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Super size?

Super SizeDoes it look to you like we Americans have been super sized into a super size?

The term “globesity” is being used with greater frequency as body weight climbs throughout the world –  a well documented phenomenon. As economic status improves, food availability increases, food costs drop, energy output declines; in other words, people eat more and move less.

But in the US, that first wave of readily available, cheap food is decades old. Why do we keep getting bigger? Could it be that we’ve super sized EVERYTHING! Our soda servings, wine glasses, dinner plates…

Recall Morgan Spurlock the Super Size Me documentarian who blamed his ill health on the fast food he ate for 30 days – a damaged liver was chief among his complaints. Apparently, there will be no sequel to Super Size Me as Mr. Spurlock, in a 2017 BBC online article confessional said, “Is it because I’ve consistently been drinking since the age of 13? I haven’t been sober for more than a week in 30 years.”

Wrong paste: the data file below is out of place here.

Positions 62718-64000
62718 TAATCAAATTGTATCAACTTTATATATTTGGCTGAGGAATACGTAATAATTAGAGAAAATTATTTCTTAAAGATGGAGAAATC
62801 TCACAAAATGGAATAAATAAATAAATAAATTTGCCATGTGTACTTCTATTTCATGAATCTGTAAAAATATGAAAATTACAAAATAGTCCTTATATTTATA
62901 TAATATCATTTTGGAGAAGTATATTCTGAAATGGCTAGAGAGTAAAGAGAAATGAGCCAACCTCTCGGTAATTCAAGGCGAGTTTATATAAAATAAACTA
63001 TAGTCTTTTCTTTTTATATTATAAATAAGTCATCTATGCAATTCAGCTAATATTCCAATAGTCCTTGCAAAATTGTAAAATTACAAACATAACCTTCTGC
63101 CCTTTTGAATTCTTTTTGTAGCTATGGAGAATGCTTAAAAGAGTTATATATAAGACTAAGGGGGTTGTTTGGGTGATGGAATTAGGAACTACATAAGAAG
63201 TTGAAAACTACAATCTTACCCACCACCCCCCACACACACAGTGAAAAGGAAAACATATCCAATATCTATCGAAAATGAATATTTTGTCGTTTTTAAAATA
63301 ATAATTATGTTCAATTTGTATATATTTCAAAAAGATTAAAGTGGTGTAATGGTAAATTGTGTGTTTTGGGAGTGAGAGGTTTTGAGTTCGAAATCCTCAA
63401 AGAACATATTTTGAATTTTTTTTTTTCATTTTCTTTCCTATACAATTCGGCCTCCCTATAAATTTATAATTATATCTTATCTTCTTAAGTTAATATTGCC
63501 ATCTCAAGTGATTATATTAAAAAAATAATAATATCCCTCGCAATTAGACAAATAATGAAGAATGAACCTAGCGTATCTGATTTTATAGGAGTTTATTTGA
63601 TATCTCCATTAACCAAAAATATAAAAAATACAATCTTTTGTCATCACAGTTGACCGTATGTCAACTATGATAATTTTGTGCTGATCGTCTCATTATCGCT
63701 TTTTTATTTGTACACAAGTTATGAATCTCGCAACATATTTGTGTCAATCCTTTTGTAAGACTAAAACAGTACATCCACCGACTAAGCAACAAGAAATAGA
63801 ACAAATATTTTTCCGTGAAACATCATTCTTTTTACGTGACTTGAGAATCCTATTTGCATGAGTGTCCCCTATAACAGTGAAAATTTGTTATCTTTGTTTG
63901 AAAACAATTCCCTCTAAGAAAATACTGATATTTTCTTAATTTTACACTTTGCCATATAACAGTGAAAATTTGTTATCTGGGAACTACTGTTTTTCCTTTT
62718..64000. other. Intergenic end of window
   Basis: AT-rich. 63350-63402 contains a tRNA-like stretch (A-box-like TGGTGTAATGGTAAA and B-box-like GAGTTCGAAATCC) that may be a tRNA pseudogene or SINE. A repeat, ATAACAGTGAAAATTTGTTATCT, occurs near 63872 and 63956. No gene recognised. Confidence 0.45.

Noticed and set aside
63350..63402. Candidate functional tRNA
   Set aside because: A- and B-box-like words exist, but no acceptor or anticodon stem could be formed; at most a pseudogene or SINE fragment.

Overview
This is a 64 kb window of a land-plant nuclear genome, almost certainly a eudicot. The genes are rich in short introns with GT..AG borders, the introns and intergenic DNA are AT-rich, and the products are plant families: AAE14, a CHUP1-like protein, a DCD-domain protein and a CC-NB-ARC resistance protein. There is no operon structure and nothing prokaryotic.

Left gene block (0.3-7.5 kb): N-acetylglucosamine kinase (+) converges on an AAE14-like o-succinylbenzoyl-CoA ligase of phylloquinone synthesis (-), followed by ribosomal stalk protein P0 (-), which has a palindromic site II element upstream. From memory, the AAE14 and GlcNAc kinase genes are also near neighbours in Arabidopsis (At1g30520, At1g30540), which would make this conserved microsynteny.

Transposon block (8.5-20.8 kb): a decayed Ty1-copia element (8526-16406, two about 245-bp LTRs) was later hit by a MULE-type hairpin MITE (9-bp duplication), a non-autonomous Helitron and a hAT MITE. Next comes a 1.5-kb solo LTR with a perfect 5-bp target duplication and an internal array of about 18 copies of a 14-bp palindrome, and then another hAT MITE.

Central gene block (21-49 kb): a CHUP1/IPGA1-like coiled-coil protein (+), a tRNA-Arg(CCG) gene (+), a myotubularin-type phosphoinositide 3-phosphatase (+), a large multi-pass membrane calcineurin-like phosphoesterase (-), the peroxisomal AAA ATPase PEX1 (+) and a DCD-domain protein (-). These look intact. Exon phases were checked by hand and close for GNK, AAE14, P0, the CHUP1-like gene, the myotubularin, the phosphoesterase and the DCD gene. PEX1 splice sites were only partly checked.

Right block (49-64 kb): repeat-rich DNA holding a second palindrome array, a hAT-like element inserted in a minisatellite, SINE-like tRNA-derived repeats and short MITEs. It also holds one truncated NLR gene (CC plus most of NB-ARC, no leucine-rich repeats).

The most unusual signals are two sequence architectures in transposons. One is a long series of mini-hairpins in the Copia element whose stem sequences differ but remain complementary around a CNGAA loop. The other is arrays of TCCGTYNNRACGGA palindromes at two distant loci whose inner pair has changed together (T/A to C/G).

So, how did that fast food affect his liver again?

Perhaps we shouldn’t be so quick to blame fast food on our growing waistlines. I think the blame goes to our portions. In an academic counterpoint to Super Size Me, Dr. James Painter, Eastern Illinois University, enlisted two grad students who ate fast food for 30 days in the portions correct for their size. They lost weight, lowered (!) their blood cholesterol levels and their livers remained healthy. So PORTIONS matter.

While I’m not endorsing a fast food diet or eating exclusively at restaurants, I don’t believe that’s the cause of the US obesity epidemic. Restaurants do typically serve more than twice what an adult requires (with respect to calories) but it’s up to us to portion size that plate. Share it with someone else or share it with yourself the next day.

Control your portions to be well,

Marcia

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